Oh, and there’s a good surprise at the end, in a sack.


box office to 3 march
rating four   4 Meece Rating



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DRY POWDER Hampstead NW3




The most arresting new character I’ve met this year is the magnificent Hayley Atwell as Jenny; star of a New York private equity investment firm .  Jenny is a high-concept calculating machine-cum-psychopath, as staccato in her statements as the click of her spike heels. She deploys a superb blank does-not-compute’ stare when confronted with some concept like “relating to people”. Even her ruthless boss Rick (Aidan McArdle) is a bit more capable of worrying what people think. Slumped depressedly by his glass desk with his middle suit button defiantly and uncomfortably done up,  he is bothered that the firm’s latest manoeuvre  laid hundreds of workers off to turn a quick profit, and got exposed in the New York Times just as he was throwing a million-dollar engagement party.   Jenny scorns such weakness. “Do we work in- “ she drips with scorn at the words – “public relations? Anyway who takes the New York Times seriously?”
“The entire world” replies a colleague.
“I mean in OUR world!’ says Jenny.



Sarah Burgess’ slyly wicked comedy – she’s a rising US writer – is indeed a porthole into a murky parallel world whose doings , though legal, make McMafia look like Little Women. At least in that, the Russian tribes drip with tearful family loyalty even when commissioning car-bombs. Here, the privateers are driven entirely by the logic of percentage profit: they are piratical asset strippers, experts of the forked tongue and slippery promise.  Newcomers will give three minutes to the programme’s quick guide to leveraged buyouts, LPs, debt-to-capital ratios and the vital “Dry Powder” which a fund holds ready for a quick buy-in ; but in fact with skilful clarity Burgess makes the action clear from the start.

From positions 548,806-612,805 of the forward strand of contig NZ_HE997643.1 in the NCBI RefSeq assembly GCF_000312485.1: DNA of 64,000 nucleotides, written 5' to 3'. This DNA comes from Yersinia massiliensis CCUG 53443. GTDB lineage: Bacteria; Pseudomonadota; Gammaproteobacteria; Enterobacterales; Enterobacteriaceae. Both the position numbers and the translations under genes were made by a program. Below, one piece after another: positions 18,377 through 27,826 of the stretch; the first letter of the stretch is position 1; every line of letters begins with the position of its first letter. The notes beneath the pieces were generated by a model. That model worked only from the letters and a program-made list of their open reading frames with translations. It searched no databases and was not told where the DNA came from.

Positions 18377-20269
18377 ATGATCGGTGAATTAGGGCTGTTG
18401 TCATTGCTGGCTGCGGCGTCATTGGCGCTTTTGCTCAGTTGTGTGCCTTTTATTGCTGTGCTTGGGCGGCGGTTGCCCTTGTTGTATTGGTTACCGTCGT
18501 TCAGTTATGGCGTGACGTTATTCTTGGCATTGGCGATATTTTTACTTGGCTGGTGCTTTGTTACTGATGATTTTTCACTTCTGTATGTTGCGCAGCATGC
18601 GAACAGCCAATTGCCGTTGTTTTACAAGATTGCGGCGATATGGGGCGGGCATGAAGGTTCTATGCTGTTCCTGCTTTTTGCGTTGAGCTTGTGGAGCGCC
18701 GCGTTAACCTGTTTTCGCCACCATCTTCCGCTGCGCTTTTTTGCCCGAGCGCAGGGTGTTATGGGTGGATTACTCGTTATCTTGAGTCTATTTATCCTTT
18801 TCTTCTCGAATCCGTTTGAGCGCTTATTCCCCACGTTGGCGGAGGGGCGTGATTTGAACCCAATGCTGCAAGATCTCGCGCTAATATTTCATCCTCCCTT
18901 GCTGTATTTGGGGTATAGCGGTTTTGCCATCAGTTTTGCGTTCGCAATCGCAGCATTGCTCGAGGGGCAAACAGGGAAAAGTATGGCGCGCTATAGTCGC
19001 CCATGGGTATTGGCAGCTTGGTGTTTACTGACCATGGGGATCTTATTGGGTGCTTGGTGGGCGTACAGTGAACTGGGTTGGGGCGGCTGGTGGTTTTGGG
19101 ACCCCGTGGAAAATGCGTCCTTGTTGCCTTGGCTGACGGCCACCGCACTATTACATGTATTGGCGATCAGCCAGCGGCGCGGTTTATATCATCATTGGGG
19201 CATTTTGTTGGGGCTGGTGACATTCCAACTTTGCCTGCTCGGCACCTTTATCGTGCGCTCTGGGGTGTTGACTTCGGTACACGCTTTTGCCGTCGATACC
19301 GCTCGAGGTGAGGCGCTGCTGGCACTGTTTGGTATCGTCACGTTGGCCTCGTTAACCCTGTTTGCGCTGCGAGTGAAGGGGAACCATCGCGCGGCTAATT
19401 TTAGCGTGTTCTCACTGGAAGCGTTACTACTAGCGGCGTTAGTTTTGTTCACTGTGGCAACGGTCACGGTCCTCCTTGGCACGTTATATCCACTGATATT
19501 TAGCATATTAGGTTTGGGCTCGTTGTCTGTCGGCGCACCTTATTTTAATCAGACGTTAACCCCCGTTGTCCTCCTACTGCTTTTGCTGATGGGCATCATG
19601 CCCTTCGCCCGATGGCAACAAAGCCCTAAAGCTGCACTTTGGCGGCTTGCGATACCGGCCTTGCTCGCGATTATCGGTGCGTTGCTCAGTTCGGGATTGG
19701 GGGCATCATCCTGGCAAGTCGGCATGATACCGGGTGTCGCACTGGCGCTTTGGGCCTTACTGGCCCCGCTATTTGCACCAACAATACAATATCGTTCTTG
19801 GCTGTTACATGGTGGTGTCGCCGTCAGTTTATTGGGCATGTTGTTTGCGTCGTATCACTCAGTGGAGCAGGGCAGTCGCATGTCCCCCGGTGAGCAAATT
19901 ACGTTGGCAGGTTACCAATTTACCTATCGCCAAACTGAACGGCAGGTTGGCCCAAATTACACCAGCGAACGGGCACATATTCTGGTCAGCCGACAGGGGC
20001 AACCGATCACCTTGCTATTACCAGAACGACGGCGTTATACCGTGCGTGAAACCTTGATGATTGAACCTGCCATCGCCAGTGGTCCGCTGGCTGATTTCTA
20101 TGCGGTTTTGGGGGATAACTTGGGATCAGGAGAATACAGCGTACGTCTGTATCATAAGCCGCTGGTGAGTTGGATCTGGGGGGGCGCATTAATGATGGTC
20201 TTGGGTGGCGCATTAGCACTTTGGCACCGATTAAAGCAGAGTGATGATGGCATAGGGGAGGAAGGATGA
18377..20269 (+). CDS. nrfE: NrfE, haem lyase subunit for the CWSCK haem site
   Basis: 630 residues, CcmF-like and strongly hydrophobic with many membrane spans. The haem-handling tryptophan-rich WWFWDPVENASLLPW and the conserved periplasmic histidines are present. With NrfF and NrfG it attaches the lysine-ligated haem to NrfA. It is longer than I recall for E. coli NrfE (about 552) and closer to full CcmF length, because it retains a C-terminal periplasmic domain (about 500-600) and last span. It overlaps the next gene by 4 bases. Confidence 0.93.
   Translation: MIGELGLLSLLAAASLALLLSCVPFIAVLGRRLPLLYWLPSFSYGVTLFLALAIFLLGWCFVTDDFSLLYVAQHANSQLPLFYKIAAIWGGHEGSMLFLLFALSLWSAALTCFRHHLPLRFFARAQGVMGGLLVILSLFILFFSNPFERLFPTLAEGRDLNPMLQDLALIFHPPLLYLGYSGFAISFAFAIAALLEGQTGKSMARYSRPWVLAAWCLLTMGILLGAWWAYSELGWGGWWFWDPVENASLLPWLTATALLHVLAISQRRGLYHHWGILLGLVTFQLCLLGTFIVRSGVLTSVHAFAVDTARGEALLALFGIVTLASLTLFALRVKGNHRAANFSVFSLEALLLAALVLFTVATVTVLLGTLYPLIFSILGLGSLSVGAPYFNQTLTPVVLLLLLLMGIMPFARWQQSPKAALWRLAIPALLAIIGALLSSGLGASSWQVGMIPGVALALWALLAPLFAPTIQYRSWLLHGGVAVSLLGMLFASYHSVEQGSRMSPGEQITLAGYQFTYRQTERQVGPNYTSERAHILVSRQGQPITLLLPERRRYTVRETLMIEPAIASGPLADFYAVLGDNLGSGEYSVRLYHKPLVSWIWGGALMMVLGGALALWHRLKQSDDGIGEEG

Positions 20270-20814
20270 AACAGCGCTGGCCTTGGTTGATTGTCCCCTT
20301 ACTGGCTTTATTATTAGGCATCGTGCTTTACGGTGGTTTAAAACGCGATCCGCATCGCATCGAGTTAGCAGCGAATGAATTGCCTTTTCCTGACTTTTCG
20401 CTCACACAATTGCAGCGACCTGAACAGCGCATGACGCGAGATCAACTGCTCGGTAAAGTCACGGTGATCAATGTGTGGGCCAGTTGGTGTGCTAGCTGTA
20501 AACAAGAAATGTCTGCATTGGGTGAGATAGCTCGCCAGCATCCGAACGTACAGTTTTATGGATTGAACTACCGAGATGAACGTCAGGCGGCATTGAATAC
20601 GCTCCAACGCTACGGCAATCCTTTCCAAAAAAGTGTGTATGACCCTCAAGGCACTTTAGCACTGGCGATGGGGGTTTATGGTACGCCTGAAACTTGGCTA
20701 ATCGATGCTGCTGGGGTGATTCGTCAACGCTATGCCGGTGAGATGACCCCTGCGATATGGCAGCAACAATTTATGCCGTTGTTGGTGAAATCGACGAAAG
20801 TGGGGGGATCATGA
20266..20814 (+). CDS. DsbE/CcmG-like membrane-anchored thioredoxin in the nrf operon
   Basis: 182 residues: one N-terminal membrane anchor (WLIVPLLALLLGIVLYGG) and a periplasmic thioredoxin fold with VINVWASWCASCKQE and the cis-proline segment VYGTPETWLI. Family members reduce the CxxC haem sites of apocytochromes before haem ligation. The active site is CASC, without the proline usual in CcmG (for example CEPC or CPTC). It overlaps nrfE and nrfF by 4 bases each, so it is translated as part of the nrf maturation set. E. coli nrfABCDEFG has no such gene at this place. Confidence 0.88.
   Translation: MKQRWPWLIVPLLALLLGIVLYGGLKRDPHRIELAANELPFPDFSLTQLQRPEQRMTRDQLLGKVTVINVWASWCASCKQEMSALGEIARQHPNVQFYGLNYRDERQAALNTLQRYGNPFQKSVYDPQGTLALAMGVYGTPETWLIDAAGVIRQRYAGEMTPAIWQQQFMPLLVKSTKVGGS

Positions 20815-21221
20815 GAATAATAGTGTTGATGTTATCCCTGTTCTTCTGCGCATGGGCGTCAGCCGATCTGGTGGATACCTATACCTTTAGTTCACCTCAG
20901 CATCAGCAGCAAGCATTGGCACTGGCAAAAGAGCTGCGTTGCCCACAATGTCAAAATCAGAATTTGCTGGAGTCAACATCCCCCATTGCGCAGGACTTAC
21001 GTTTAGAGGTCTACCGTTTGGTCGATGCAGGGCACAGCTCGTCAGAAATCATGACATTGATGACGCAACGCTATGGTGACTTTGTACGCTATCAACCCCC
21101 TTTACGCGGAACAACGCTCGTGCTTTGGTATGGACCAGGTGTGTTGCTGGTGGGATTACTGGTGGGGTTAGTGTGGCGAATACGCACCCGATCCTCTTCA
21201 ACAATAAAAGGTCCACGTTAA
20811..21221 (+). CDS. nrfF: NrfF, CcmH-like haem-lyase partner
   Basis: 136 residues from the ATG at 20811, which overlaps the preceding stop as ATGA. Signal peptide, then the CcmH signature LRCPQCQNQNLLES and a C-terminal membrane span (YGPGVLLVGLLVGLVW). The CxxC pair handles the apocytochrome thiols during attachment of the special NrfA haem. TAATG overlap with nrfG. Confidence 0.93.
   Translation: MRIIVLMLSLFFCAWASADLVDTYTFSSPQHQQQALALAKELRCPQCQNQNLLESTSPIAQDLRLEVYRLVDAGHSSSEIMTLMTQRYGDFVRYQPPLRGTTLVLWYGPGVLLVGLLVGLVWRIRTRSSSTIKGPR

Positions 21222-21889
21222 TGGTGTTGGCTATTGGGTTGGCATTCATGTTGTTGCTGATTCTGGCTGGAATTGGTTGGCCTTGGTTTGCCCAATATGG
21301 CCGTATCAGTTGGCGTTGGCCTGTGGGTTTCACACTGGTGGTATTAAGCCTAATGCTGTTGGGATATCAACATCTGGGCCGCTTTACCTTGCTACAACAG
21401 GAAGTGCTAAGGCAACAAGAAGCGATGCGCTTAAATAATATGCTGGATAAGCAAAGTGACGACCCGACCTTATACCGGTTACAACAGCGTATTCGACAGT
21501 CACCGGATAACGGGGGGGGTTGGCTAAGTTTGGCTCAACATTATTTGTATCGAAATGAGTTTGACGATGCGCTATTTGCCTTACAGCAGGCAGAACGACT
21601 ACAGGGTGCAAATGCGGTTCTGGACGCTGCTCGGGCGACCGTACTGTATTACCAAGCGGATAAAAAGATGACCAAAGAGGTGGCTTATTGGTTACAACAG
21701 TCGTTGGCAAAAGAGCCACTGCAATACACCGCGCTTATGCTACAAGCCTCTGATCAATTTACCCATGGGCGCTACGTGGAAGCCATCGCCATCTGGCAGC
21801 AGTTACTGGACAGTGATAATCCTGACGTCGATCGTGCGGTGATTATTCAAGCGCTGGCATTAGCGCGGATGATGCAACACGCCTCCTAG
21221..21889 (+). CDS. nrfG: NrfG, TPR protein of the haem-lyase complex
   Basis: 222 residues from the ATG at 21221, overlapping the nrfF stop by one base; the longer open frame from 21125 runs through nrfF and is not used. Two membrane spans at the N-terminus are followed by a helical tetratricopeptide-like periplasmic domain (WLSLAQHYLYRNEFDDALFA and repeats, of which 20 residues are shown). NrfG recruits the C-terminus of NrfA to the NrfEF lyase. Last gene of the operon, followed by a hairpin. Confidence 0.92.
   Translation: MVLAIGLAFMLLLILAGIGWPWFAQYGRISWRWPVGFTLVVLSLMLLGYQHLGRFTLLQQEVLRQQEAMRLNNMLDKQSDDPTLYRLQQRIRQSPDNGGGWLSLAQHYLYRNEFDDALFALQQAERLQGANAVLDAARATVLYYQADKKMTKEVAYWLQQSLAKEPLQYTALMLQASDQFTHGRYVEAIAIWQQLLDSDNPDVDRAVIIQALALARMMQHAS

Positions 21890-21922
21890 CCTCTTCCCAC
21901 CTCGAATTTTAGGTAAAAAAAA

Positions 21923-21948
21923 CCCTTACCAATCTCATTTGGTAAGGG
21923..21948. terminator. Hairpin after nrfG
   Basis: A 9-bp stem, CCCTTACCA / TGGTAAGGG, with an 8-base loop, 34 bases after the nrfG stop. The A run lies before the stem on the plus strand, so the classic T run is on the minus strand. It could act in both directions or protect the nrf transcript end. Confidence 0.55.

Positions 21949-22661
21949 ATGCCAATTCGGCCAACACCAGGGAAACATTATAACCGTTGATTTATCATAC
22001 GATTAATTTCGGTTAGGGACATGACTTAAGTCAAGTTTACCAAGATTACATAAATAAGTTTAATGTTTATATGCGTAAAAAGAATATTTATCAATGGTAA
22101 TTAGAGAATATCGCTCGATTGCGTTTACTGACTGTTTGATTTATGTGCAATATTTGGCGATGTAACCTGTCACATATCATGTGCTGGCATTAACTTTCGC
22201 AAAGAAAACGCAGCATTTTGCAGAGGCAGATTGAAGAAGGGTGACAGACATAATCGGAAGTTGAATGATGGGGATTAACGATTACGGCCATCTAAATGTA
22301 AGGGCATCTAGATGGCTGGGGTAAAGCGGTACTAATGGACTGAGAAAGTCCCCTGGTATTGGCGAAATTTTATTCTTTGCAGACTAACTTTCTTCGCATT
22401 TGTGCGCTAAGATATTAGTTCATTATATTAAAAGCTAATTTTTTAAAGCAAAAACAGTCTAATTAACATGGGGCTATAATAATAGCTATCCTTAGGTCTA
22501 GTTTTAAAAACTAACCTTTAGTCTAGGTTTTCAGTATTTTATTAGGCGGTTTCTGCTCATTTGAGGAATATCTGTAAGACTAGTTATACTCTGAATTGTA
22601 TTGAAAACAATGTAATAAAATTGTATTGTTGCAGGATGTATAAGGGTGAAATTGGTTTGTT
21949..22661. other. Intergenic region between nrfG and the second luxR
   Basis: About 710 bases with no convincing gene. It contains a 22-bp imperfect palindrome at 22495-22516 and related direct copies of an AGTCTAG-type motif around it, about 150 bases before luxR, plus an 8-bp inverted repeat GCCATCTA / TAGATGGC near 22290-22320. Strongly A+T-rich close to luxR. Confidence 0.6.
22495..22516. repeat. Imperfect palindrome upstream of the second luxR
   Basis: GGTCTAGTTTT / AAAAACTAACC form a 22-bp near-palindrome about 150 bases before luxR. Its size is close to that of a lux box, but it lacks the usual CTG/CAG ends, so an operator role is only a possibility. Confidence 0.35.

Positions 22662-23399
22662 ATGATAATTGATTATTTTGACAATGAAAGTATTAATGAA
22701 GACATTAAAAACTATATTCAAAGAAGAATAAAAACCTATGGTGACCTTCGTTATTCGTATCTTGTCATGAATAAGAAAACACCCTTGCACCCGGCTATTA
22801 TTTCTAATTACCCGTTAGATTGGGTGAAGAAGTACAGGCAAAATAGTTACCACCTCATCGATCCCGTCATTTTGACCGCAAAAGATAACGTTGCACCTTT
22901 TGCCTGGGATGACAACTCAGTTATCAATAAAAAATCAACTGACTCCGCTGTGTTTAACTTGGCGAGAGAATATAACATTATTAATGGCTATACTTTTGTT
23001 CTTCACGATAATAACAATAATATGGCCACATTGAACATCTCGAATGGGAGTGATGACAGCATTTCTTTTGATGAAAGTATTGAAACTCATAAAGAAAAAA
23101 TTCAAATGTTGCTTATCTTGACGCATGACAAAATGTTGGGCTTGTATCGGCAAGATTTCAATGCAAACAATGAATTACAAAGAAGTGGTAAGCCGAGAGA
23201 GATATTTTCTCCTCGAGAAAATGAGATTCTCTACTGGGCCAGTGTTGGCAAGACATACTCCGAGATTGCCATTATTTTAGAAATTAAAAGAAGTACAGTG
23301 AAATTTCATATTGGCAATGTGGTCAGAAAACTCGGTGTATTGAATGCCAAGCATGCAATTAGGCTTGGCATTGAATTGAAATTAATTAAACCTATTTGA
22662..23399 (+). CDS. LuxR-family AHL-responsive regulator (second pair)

Rick is planning to invest heavily in a luggage manufacturer in California, urged by Seth (Tom Riley) who has been enthused by its ideas about expanding into online bespoke suitcases for middle-management business travellers “No one has harnessed that force”. Jenny sets her team of analysts (one of whom ends up in hospital, overdosed on wake-up pills) to work out that the way to the best fast profits is to close down the Sacramento factory , manufacture cheaply in Bangladesh for an emerging Chinese middle-class market, and rapidly sell on. Rick is still worried that their investors – secretive high net worth individuals and any pension fund with a conscience – will hate the loss of American jobs. Seth agrees. “If you make too many people too mad, they can change things” nervously citing the French Revolution. From Jenny drips icy staccato incomprehension .



Scenes change: it is all elegantly set in front of revolving mirrors reflecting either cold corporate offices ,a warmer California or finally Hong Kong. We meet Jeff the suitcase CEO (Joseph Balderama), enthusing Seth and only slowly suspecting the harsher intentions of Rick and Jenny. The plot thickens, with panic for the fund, an unsavoury rescue, a deal, and from Aidan McArdle the most chilling snorted laugh I have heard onstage for years.


It is barkingly funny, played with quartet precision under Anna Ledwich’s direction, and has at its heart not some jejune fury at “fatcats” but a serious observation: it is about the distinction between the warm breath of business – creating objects, services, value – and the icy mathematical chill of those who finance it. The hard-edged contemptuous purity of Jenny will haunt me for days. Not that she’ll care. As she says to Seth3 ‘ Allow less intelligent people to hate you. It’s their destiny, and it costs you nothing”.
A lesser writer, by the way, might have been tempted to draw the relationship between the two warring colleagues as Benedick and Beatrice, or at least throw in a sex scene. Not this one. Just pitiless mirth and Swiftian wit.


box office 020 7722 9301 to 3 march
rating four  4 Meece Rating